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Bebop Spoken There

Jennifer Wharton: "People forget that the trombone is so glorious. It can be like going to church, or getting ready for battle. It can be a lot of things....For a longtime I was the only female trombonist in New York," - (DownBeat May 2021)

Archive quotes.

The Things They Say!

Hudson Music: Lance's "Bebop Spoken Here" is one of the heaviest and most influential jazz blogs in the UK.

Rupert Burley (Dynamic Agency): "BSH just goes from strength to strength".

'606' Club: "A toast to Lance Liddle of the terrific jazz blog 'Bebop Spoken Here'"

The Strictly Smokin' Big Band included Be Bop Spoken Here (sic) in their 5 Favourite Jazz Blogs.

Postage

13,218 (and counting) posts since we started blogging 13 years ago. 637 of them this year alone and, so far, 45 this month (May 11).

Coming soon ...



May 20: Vieux Carré Jazzmen at The Holystone (Indoors!)
May 20 Maine Street Jazzmen are back at Sunniside Social Club. 8:30pm start.
May 23: Vieux Carré Hot Four are back at The Spanish City.

June 21: Jazz in the Afternoon are back at Cullercoats Crescent Club. (Revised date).
June 23: Vieux Carré Jazzmen are back at Cullercoats Crescent Club. (Revised date).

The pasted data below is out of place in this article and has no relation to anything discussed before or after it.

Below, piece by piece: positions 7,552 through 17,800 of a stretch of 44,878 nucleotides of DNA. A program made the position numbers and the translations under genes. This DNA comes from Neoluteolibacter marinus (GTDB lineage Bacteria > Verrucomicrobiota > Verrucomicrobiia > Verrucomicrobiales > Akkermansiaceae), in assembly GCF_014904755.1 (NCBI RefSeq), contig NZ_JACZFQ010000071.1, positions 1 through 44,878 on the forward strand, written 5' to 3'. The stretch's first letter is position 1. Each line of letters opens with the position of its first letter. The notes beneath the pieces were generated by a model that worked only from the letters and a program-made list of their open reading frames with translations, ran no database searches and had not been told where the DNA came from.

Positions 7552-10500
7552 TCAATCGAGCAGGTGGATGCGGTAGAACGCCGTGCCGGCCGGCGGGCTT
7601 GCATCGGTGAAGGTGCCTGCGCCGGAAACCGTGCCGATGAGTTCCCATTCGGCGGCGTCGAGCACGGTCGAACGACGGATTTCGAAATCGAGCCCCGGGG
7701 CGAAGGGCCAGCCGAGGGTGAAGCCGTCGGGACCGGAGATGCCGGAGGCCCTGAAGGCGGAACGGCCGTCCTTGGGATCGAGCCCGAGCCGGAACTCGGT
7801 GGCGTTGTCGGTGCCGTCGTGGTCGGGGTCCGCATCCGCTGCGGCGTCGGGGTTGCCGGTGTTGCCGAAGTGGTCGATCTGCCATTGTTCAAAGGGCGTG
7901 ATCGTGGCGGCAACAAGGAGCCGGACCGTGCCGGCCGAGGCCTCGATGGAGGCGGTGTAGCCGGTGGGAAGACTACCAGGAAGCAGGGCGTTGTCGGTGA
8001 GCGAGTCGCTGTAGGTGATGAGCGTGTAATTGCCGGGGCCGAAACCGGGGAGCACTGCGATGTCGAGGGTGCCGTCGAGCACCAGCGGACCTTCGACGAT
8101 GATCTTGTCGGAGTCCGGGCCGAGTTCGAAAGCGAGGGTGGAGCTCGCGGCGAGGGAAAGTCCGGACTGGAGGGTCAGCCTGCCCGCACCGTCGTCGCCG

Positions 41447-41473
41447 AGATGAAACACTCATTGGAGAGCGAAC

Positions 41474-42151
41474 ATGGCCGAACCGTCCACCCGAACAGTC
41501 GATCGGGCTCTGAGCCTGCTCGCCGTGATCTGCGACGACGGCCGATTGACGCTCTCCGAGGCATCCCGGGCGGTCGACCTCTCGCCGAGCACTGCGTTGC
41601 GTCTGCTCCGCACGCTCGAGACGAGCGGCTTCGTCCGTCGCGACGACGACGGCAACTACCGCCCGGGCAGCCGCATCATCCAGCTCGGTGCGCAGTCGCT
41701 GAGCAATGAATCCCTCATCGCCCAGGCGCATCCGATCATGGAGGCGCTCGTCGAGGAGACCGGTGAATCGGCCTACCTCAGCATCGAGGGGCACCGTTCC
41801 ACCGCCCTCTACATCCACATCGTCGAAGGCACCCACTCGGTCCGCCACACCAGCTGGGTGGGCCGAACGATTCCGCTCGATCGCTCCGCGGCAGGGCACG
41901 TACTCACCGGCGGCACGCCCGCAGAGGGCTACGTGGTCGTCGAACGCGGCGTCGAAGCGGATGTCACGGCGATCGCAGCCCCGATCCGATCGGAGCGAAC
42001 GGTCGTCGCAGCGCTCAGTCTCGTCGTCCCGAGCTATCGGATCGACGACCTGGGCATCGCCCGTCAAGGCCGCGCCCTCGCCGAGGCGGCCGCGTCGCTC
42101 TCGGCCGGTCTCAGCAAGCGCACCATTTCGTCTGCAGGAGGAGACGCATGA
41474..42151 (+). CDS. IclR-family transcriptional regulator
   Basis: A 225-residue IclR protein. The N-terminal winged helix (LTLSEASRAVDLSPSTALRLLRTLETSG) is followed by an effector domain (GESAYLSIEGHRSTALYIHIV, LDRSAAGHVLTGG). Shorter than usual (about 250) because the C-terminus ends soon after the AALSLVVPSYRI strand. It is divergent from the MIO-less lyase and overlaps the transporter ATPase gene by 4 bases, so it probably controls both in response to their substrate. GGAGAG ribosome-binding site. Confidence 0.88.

Monday, February 15, 2021

King Kong (the South African musical not the film)

(Press release)

On the 23rd February 1961 the iconic South African musical King Kong opened at the Princes Theatre, Shaftesbury Ave in London. The outstandingly talented and charismatic cast, as well as the score rooted in township jazz and choral singing made a huge impact, and the show's West End run lasted for 201 performances.

A few weeks previously, I (aged 5) had watched from a packed balcony in Johannesburg airport as the cast and creative team boarded a plane for London. Amongst them was my late father, Stanley Glasser, the show's musical director.

Little did I know then that in early 1990 I would become the musical director of the Manhattan Brothers, whose founding members Nathan Mdlele and Joe Mogotsi played the lead roles in King Kong, and would produce their final album ‘Inyembezi’ for EMI South African in 2006.

60 Years on, on the 23rd February 2021 at 8PM GMT, I will be presenting a one-off Zoom lecture telling the story of this show. I will be drawing on a personal archive of newspaper cuttings, audio, video and photos, as well as my own interviews with Hugh Masekela, David Serame, Lemmy Special Mabaso, Caiphus Semenya, Lindiwe Tsele and Esme Matshikiza.

This is a free event, with donations welcomed. To sign up on Eventbrite, click the red button below.

I would love you to join me for this unique event.

Warm wishes,

Adam

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